Medicaid can't take out your life insurance policy while you're still alive. However, depending on the face value of your policy, it may count toward the Medicaid asset limit, making you ineligible for Medicaid. A term life insurance policy has no investment component and does not accumulate cash value. It is not an accounting asset and will not affect Medicaid eligibility.
Medicaid's “initial spending” rules on life insurance are important if you have an older parent who needs a long-term nursing home or assisted living care. Hurley Elder Care Law can review total assets, as well as life insurance, and help guide you toward the most advantageous path to meeting Medicaid requirements. On the other hand, if you currently have a life insurance policy with a cash value component, you may not qualify for Medicaid, as the investment could place you above the Medicaid asset threshold. Research Medicaid's cost-cutting rules for life insurance in your state before developing any cost-cutting strategy with a life insurance policy.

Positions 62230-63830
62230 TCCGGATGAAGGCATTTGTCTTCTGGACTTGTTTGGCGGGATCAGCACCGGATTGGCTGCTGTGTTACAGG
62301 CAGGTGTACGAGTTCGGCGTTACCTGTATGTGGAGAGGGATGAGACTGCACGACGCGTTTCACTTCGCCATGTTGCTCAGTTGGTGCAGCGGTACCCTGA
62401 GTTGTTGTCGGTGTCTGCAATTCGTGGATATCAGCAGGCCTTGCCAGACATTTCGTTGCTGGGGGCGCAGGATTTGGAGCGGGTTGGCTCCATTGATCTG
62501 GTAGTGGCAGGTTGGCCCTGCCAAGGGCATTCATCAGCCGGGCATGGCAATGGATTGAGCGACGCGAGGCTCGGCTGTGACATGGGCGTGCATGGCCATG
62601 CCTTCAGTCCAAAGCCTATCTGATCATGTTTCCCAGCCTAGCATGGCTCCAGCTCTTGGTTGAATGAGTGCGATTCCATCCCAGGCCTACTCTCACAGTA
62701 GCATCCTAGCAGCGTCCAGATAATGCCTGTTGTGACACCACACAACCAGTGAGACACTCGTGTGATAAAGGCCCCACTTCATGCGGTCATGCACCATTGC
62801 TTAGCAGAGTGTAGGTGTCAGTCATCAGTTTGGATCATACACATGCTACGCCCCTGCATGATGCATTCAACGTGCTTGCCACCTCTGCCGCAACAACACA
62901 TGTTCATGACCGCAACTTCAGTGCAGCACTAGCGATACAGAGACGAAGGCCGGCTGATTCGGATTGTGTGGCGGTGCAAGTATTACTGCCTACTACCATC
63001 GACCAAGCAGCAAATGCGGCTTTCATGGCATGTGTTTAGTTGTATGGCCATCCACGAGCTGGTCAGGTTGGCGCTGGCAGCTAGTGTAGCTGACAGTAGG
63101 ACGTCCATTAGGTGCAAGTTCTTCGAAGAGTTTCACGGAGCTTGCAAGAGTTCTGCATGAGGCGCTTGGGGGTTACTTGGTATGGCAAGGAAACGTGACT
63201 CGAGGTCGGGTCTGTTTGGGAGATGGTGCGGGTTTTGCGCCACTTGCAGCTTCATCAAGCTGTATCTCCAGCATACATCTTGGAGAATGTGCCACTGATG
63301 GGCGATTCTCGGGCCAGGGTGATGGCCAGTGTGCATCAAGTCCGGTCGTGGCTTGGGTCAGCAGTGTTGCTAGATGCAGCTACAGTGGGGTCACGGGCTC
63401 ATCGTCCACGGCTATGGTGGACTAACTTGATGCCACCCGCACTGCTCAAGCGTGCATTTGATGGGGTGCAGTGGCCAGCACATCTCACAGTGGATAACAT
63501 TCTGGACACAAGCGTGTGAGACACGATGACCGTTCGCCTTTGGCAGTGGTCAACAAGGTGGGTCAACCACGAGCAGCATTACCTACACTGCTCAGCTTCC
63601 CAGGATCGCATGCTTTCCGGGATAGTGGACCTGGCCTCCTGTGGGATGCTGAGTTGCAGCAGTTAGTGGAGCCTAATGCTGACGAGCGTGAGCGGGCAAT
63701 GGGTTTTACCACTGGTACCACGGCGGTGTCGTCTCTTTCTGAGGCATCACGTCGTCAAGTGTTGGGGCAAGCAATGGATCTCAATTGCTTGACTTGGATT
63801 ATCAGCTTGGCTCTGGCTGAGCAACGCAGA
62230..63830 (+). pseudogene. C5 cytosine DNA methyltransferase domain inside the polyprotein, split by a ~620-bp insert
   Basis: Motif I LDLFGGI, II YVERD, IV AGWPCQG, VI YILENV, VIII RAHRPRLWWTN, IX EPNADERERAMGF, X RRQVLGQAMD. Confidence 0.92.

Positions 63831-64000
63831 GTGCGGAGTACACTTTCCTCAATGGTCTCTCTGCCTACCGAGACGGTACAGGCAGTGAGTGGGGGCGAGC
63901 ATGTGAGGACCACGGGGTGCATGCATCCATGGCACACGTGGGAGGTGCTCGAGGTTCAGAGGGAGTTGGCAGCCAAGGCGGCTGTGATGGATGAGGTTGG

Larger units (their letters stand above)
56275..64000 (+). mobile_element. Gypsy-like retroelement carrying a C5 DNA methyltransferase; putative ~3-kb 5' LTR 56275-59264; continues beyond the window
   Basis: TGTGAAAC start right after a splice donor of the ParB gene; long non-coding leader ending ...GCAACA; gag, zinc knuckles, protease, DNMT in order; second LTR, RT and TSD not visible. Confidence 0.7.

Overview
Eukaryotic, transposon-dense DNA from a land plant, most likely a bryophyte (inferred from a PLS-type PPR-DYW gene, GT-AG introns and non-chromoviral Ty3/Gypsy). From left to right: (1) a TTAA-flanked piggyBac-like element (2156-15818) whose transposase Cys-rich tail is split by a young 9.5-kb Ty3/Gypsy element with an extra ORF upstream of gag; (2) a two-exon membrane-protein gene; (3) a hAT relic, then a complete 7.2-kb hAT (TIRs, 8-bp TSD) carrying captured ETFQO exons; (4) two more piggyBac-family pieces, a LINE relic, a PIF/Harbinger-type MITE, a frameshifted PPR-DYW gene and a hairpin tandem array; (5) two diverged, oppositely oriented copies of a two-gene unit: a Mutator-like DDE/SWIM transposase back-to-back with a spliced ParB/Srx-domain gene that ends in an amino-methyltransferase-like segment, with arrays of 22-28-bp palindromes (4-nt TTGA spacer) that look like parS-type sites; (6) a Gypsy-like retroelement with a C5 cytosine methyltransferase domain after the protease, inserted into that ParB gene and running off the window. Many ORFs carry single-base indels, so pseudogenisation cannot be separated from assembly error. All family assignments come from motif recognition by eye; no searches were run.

Are you struggling to keep up with the premium payments for a life insurance policy or do you no longer need one? For those who can afford it and who can qualify for coverage, long-term care insurance is the best alternative to Medicaid. If the insured survives this period, beneficiaries will not receive the death benefit because it will expire (if it is not renewed or converted into a permanent policy). On the other hand, whole life insurance accumulates a cash value that the owner can access, so it can be counted as an asset. If your parents have life insurance, Medicaid's cost-cutting rules may seem complex with all the rules, restrictions and requirements.
Coverages and other features vary between insurers, vary by state, and are not available in all states. Therefore, your father's permanent insurance policy is exempt and will not count toward the Medicaid asset limit. A life insurance policy that exceeds the exemption amount does not mean that they are not eligible for Medicaid. For example, if you apply for Medicaid and your life insurance has a cash value, the cash value of your life insurance policy can easily cause your overall assets to exceed the Medicaid asset limit.
This information is not an insurance policy, does not refer to any specific insurance policy, and does not modify any provision, limitation or exclusion expressly set forth in any insurance policy. Having Medicaid doesn't automatically disqualify you from getting life insurance, but it could indicate that you'll have trouble qualifying for certain life insurance policies based on your income.